• The image signal processor 900 may then process the first captured image using the automatic mode processing settings (1006). The image signal processor 900 may also process the second captured image using the manual mode processing settings (1008). For example, if the processing settings are the same between the manual mode and the automatic mode except for a gamma correction, the image signal processor 900 may apply the same filters with the same settings for both images except for the gamma correction filter. In this manner, the image signal processor 900 may apply the gamma correction filter with different settings to the first captured image and the second captured image. In one example implementation, the image signal processor 900 may use one thread with the automatic mode processing settings to process the first captured image, and may use a different thread with the manual mode settings to process the second captured image. In another example implementation, the image signal processor 900 may use one thread (such as filters 902-1A through 902-1N) to process both the first captured image and the second captured image. For example, the image signal processor 900 may first use the filters of the first thread with the automatic mode processing settings to process the first captured image, and may then adjust one or more filters using the manual mode processing settings and process the second image capture using the filters of the same thread with the manual mode processing settings.
  • Generating a preview for the automatic mode settings and generating a separate preview for the manual mode settings may assist a user in deciding whether to continue in a manual mode (thus using the manual mode capture and processing settings) or switch to an automatic mode (thus using only the automatic mode capture and processing settings). As previously illustrated, the previews may be concurrently displayed, or the device may switch between displaying the previews. In this manner, the preview for the manual mode settings may be adjusted as one or more settings are adjusted, and the adjusted preview image may be compared to the preview image for the automatic mode.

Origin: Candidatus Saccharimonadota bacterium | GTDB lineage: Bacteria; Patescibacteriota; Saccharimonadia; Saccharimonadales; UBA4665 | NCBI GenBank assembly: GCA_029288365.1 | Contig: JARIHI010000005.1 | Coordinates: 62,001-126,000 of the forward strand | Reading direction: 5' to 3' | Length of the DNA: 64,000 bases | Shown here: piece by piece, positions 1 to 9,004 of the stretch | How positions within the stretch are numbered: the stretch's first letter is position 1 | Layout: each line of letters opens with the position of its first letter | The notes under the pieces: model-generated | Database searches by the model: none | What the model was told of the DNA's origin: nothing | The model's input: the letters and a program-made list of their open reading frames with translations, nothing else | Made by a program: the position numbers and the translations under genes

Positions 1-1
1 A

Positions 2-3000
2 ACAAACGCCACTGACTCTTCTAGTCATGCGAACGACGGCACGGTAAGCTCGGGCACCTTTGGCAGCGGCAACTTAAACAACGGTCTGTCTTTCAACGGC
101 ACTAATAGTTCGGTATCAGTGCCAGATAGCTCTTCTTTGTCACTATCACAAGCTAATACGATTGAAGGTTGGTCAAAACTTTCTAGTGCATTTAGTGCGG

• FIG. 12 is an illustrative flow chart depicting an example operation 1200 for generating multiple preview images using multiple cameras (such as cameras 502 and 504 of FIG. 5) and capturing multiple images using one camera (such as camera 502 of FIG. 5). A device may generate a first preview image using a first camera (such as a primary camera) and the automatic mode settings (1202). For example, a primary camera configured with the automatic mode capture settings and an image signal processor thread configured with the automatic mode processing settings may be used to generate a preview image for the automatic mode settings. A device also may generate a second preview image using a second camera (such as an auxiliary camera) and the manual mode settings (1204). For example, an auxiliary camera configured with the manual mode capture settings and an image signal processor thread configured with the manual mode processing settings may be used to generate a preview image for the manual mode settings. With two preview images being generated for the different mode settings, one or more of the preview images may be displayed (1206). For example, a display may present a side-by-side view of the preview images, a picture-in-picture view of the preview images, switch between presenting the first preview image and the second preview image, and so on.